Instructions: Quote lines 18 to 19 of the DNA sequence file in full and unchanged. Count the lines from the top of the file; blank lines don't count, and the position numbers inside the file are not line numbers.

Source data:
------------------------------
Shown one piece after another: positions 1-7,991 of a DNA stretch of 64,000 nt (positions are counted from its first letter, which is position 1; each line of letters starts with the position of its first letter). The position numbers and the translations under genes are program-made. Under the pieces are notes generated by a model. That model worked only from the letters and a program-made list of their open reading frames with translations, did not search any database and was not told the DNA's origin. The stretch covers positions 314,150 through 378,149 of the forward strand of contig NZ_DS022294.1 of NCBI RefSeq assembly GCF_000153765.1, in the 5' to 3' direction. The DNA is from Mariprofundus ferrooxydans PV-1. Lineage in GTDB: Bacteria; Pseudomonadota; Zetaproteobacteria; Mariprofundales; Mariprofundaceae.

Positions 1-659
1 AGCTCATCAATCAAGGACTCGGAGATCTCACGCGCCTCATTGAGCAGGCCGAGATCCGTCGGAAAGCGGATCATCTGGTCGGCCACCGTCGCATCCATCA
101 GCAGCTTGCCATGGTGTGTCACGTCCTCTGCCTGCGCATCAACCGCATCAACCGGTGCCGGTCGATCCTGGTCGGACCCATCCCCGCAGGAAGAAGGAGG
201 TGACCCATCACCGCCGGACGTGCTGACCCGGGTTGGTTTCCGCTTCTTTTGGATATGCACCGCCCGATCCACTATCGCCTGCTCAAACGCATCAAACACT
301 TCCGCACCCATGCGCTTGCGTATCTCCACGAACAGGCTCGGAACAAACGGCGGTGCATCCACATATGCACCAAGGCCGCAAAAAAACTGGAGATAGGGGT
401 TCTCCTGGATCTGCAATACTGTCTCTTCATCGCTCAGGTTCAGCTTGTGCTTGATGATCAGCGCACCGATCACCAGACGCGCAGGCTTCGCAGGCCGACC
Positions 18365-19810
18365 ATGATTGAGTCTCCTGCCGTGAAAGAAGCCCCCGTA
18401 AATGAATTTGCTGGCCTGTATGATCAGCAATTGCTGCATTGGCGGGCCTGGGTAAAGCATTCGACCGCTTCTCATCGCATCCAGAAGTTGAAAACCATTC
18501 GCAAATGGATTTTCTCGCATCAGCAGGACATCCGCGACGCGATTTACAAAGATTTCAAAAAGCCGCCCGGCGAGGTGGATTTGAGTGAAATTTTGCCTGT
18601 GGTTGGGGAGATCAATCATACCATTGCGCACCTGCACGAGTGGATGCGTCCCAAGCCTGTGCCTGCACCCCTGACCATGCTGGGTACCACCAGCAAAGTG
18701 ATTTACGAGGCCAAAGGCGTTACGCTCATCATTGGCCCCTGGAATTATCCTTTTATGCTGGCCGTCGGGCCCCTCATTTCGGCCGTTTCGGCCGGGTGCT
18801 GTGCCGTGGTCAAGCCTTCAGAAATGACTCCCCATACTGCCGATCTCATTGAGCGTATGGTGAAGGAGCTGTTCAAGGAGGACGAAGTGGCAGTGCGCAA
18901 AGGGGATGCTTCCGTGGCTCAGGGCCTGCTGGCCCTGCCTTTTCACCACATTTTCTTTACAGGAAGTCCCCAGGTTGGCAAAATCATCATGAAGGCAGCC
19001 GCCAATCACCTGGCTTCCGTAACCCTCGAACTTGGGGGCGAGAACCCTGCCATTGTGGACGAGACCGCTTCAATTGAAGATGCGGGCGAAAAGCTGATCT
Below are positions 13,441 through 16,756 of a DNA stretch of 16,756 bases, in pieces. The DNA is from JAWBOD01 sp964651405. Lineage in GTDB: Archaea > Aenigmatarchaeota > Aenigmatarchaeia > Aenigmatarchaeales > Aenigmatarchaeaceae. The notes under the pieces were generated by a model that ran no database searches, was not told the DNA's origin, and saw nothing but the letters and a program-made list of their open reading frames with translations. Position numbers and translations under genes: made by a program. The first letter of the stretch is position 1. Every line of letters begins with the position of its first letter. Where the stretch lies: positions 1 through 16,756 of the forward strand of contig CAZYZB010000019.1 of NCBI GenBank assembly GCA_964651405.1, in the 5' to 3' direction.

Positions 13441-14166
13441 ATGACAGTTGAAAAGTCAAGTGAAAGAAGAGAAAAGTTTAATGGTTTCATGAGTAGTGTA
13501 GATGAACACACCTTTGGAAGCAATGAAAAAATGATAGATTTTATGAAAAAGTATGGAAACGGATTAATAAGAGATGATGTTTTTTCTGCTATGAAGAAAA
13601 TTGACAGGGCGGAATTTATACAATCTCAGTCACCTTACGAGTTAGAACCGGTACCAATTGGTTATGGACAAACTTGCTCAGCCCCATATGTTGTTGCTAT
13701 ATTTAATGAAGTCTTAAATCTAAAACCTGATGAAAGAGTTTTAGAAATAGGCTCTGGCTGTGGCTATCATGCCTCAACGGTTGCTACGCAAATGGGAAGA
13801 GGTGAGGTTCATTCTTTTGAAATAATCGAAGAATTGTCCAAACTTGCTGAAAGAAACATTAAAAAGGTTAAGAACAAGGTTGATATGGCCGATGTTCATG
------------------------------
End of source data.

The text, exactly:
Positions 13441-14166
13441 ATGACAGTTGAAAAGTCAAGTGAAAGAAGAGAAAAGTTTAATGGTTTCATGAGTAGTGTA